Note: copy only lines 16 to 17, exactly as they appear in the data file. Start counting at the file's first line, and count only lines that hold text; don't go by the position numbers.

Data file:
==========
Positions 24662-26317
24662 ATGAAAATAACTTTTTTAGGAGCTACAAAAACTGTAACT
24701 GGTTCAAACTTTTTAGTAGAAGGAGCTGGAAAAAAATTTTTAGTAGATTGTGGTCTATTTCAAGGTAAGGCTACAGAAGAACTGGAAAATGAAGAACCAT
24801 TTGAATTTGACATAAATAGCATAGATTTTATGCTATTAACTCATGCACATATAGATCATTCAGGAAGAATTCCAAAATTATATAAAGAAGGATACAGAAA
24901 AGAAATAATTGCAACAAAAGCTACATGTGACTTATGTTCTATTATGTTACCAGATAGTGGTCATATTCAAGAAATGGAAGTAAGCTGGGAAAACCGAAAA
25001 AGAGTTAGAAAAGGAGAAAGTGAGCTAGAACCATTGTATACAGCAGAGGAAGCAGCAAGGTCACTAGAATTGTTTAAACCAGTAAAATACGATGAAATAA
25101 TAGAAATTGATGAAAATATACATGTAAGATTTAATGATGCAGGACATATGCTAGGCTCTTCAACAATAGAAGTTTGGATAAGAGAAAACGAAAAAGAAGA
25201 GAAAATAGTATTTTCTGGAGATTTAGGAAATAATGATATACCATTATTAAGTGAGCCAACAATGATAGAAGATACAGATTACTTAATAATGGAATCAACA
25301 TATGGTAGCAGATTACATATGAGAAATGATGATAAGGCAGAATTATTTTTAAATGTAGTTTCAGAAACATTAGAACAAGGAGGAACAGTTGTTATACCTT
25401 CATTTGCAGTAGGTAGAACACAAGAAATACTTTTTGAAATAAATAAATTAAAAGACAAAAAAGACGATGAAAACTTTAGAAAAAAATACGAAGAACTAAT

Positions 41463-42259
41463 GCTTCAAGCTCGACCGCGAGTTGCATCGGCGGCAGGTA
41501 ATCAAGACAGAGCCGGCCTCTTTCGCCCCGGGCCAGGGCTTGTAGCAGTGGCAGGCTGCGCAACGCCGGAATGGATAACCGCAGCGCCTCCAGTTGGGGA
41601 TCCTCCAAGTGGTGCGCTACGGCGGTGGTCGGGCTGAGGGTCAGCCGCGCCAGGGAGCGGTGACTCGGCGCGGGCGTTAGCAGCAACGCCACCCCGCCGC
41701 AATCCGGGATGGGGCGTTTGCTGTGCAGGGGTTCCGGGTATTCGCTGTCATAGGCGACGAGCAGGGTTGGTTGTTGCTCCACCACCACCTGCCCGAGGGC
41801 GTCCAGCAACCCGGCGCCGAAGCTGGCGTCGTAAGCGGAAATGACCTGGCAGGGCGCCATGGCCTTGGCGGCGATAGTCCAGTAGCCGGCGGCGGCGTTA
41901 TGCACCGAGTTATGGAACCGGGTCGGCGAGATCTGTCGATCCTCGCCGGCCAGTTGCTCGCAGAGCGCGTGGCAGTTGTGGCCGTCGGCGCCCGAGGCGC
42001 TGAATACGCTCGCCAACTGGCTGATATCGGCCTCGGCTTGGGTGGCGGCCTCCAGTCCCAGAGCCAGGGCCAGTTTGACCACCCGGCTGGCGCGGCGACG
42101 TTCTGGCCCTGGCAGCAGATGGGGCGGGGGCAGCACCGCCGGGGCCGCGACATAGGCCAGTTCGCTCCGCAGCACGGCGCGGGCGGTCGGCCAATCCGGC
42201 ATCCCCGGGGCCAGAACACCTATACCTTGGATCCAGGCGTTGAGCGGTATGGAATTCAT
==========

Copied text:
41801 GTCCAGCAACCCGGCGCCGAAGCTGGCGTCGTAAGCGGAAATGACCTGGCAGGGCGCCATGGCCTTGGCGGCGATAGTCCAGTAGCCGGCGGCGGCGTTA
41901 TGCACCGAGTTATGGAACCGGGTCGGCGAGATCTGTCGATCCTCGCCGGCCAGTTGCTCGCAGAGCGCGTGGCAGTTGTGGCCGTCGGCGCCCGAGGCGC